Most In-Demand Programming Languages – You don’t want to waste your time. If you’re going to put aside the time and energy needed to learn new programming languages, you want to make sure, without a doubt, that the ones you choose are the most in-demand programming languages on the market.
After all, if you’re trying to start (or advance) a career in software development, you’ll need to be at the front of the metaphorical class. You’ll need to know which programming languages are popular, which are useful and which are up-and-coming on the market — and then set yourself up to learn them.
Not sure where to start? Don’t worry; we’ve already done the heavy lifting for you, and looked through developer and market data from the past several years to identify trends and draw conclusions that will help you plan for your programming education. In this article, we’ll walk you through the 11 most in-demand programming languages and give you a few pointers on how to learn them.
You can probably guess the rationale behind our first question. While following trends isn’t always the best way to figure out which languages to prioritize, a language’s popularity can indicate its prominence in the market. Here’s a general rule of thumb for you — the more used or common a language is, the more likely it is that a developer (i.e., you!) will need to deal with it at work.
Most In-Demand Programming Languages
Python is a general-purpose programming language that empowers developers to use several different programming styles (i.e., functional, object-oriented, reflective, etc.) when creating programs. Several popular digital tools and platforms were developed with Python, including YouTube, Google Search and iRobot machines. It is also, according to HackerRank, the second-most in-demand programming language for hiring managers in the Americas after Python (PDF, 2.4 MB).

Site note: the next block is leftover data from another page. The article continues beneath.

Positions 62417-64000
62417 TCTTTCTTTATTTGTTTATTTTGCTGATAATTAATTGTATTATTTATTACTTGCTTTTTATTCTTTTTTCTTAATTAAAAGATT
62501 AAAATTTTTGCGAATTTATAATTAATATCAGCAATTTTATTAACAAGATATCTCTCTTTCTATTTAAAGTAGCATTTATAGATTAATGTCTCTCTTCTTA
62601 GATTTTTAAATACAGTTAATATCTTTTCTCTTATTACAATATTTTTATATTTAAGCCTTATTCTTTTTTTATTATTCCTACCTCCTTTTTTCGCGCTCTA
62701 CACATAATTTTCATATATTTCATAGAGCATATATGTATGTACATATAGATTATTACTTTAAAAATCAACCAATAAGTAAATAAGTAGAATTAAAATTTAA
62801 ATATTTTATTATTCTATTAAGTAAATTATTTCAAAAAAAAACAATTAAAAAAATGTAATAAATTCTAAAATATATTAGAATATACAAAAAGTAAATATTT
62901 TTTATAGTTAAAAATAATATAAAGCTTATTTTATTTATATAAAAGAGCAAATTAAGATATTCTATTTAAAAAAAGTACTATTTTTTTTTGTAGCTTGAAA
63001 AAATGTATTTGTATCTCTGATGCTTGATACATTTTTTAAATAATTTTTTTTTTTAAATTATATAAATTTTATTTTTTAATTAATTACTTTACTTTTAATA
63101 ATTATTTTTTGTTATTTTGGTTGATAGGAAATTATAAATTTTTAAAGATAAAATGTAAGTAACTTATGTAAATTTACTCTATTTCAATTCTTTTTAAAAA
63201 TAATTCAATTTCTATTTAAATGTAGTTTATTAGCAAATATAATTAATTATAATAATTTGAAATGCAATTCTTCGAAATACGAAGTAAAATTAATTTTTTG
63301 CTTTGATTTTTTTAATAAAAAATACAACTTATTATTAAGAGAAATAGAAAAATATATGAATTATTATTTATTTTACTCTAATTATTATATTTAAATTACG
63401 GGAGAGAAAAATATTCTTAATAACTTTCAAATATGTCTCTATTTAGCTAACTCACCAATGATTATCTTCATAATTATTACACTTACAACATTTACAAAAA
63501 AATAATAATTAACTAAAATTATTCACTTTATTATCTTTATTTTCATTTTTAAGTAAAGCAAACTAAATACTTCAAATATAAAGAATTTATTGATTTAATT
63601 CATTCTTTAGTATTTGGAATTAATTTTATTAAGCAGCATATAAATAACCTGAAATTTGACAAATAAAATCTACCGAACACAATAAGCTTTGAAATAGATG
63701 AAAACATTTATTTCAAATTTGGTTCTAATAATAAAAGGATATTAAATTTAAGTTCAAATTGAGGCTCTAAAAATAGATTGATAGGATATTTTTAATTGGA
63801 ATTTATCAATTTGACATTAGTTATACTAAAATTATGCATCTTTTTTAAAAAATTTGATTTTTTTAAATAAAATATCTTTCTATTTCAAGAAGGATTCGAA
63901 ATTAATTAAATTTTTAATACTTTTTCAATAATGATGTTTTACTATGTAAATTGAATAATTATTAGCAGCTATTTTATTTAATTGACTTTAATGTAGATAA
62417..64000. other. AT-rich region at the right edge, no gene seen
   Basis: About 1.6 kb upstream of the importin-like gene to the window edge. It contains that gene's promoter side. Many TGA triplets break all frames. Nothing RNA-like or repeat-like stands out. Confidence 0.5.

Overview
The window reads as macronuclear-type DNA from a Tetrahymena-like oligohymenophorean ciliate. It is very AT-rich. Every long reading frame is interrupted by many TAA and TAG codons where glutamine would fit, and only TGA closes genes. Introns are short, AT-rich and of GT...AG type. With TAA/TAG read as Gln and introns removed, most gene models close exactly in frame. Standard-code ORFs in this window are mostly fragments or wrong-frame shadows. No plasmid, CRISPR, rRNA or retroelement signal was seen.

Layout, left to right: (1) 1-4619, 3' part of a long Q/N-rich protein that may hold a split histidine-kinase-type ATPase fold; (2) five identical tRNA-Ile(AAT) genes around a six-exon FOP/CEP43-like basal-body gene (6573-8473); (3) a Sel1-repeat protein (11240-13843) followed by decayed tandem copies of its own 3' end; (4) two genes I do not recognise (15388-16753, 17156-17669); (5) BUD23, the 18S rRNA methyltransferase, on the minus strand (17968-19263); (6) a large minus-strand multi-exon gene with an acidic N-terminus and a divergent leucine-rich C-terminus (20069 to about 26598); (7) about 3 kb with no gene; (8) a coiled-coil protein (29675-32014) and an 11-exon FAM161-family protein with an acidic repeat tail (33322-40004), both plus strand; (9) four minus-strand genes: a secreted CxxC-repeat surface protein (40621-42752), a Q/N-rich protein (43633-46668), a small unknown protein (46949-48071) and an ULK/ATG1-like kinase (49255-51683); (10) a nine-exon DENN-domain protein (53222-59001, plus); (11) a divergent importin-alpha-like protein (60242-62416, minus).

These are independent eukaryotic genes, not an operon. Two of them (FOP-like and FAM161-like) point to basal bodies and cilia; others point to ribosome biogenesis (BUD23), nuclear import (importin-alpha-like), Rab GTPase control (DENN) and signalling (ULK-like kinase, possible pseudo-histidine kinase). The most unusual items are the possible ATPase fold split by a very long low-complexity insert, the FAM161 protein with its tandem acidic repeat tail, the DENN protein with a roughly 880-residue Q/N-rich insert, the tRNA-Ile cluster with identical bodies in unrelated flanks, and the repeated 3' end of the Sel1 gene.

As one of the more easy-to-learn and -use languages, Python is ideal for beginners and experienced coders alike. The language comes with an extensive library that supports common commands and tasks. Its interactive qualities allow programmers to test code as they go, reducing the amount of time wasted on creating and testing long sections of code.
That said, even advanced users would benefit from adding Python to their mental catalog of programming languages; with over 50% of hiring managers (PDF, 2.4MB) seeking candidates who know the language, Python is easily one of the most marketable and in-demand programming languages.
HTML stands for HyperText Markup Language. Don’t let the complicated-sounding name fool you, though; HTML is one of the most accessible stepping stones into the world of programming.
Technically, HTML is a markup language, which means that it is responsible for formatting the appearance of information on a website. Essentially, HTML is used to describe web pages with ordinary text. It doesn’t have the same functionality as other programming languages in this list and is limited to creating and structuring text on a site. Sections, headings, links and paragraphs are all part of the HTML domain.
As of 2020, HTML shares its #2 spot on Stack Overflow’s list of the most commonly used languages in the world with CSS.